FAIRVIEW, Okla. — Wheat and cattle farming aren’t anything out of the ordinary in Northwest Oklahoma. But John’s Farm, northwest of Fairview in rural Major County, isn’t your usual wheat and cattle operation.
John’s Farm, owned by John and Kris Gosney, has been working as an organic operation since 1996. It was the first farm in Oklahoma to be certified organic by the Oklahoma Department of Agriculture and now provides certified organic, USDA-verified, grass-finished and AWA (Animal Welfare Approved) beef directly to consumers across the state.
According to the farm’s website, the land has been in the family since the 1893 Land Run, when Kris’ and John’s great-grandfathers made the run and settled 20 miles apart in the Cheyenne Valley.
Kris said while organic farming may sound unconventional now, it’s really getting back to the methods their great-grandfathers brought to the land.
“Back then, conventional farming was essentially organic,” Kris said. “Our parents’ generation started using different techniques, but before that they weren’t available.”
A defining moment
John and Kris were introduced to organic farming practices in the 1990s when a neighboring farmer offered to rent them his land — with the provision they keep it organic.
Kris said it did not take her and John long to be attracted to the old way of doing things.
“I think after several years of being involved in both, John just felt more and more the organic, sustainable method was where he wanted to go,” Kris said. “He felt that defined him as a farmer more than anything he’d ever done.”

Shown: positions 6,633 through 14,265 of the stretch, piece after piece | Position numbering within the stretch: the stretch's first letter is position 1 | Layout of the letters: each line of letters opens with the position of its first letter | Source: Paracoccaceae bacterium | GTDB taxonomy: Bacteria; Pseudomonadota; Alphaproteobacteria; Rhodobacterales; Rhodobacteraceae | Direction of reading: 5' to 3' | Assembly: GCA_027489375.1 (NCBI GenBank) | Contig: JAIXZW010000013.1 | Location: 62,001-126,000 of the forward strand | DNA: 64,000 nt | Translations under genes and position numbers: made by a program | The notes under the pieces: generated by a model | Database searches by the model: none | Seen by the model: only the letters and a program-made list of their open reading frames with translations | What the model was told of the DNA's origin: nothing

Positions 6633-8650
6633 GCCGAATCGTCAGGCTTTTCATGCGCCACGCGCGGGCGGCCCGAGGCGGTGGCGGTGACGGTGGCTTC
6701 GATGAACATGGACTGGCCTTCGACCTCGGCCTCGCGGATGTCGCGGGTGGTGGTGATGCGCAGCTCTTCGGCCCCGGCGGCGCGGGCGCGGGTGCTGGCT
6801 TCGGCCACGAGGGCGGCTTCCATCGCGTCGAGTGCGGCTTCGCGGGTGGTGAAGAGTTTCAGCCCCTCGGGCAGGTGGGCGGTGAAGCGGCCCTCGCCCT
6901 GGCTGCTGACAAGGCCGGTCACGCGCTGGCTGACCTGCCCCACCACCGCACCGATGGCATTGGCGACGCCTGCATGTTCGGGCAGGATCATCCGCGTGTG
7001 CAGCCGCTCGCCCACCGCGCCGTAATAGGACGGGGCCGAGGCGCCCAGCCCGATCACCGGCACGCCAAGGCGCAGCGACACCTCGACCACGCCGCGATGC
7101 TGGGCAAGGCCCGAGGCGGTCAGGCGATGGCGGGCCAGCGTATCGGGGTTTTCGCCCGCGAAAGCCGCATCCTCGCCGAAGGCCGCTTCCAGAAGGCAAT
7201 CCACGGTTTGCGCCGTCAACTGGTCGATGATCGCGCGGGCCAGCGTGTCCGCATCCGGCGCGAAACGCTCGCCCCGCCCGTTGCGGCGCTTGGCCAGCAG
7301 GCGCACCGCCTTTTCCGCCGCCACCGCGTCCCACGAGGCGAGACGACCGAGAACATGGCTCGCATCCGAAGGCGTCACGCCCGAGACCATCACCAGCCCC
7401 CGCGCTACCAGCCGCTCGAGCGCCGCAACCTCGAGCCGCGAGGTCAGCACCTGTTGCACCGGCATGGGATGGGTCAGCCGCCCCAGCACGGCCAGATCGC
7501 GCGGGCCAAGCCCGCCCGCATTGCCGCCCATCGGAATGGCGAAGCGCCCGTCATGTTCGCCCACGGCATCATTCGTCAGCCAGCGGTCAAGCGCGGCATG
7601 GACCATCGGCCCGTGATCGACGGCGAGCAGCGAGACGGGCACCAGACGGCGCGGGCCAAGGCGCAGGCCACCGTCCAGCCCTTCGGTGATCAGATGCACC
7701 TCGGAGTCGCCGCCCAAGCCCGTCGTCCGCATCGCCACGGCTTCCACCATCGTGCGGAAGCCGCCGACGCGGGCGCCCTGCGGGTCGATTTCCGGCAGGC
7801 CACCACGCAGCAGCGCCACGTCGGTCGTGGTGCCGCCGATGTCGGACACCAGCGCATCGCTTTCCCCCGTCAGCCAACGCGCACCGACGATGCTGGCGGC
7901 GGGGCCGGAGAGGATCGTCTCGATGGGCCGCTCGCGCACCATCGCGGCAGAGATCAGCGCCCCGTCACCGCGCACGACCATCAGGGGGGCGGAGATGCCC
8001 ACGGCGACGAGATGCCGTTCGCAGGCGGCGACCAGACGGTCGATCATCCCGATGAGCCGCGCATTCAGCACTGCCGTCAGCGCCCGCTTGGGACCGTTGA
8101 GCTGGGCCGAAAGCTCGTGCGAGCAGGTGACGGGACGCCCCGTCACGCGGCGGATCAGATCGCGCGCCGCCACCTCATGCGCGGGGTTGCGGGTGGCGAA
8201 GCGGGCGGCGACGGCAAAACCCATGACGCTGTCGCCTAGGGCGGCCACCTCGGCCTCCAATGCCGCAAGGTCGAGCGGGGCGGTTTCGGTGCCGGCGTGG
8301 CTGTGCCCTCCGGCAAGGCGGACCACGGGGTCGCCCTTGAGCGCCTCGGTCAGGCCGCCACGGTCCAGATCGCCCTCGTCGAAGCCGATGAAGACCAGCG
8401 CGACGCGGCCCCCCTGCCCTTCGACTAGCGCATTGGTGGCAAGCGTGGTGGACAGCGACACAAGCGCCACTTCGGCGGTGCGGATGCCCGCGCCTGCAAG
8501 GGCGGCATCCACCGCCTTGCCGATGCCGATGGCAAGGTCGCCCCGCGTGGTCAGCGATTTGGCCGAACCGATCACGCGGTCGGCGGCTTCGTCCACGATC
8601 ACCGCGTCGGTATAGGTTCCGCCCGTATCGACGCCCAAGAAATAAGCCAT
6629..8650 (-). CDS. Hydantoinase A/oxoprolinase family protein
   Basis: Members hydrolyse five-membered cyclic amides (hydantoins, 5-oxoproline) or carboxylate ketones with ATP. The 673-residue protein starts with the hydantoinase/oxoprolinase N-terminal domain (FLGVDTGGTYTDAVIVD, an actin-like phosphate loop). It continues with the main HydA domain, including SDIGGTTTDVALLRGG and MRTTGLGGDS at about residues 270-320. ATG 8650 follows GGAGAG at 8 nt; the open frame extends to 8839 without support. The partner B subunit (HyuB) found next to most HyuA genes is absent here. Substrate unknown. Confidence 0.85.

Over the next several years, the Gosneys transitioned their entire farming operation to organic procedures, and they now raise organic Red and Black Angus cattle, wheat, barley and alfalfa, all on 4,000 acres of cultivated and pastured land.
‘Quite the learning curve’
One of the biggest hurdles in that transition, Kris said, was learning to market farm products directly to consumers, without the network of conventional agriculture producers.
“That was quite the learning curve, because at that time we didn’t realize agriculture could, and for us needed to, involve a marketing plan,” Kris said. “When you’re conventional, you use that model that’s built in — the sale barn and the grain elevators. We had to learn something new. It was a new concept, and still is really, and it’s challenging. It’s always changing.”
About 10 years ago, John’s Farm started marketing meat directly to consumers at farmers’ markets around the state.
They just finished up marketing at the OSU-OKC Farmers Market in Oklahoma City, and in April they will begin marketing at the new Scissortail Park Farmers Market in Oklahoma City.
“That will be a new venue for all in the Oklahoma City area,” Kris said, “and we are excited about that opportunity.”
A newer marketing approach brings the meat directly to consumers, in communities across the state.
Online orders for beef are delivered to predesignated pickup points in cities across the state, with John’s Farm visiting each location once per month. In Enid, John’s Farm brings beef to deliver to customers in the 4000 block of West Garriott.
Knowing their customers
Kris said customers are attracted to the delivery sales because they know where the beef is coming from, and they can verify its quality.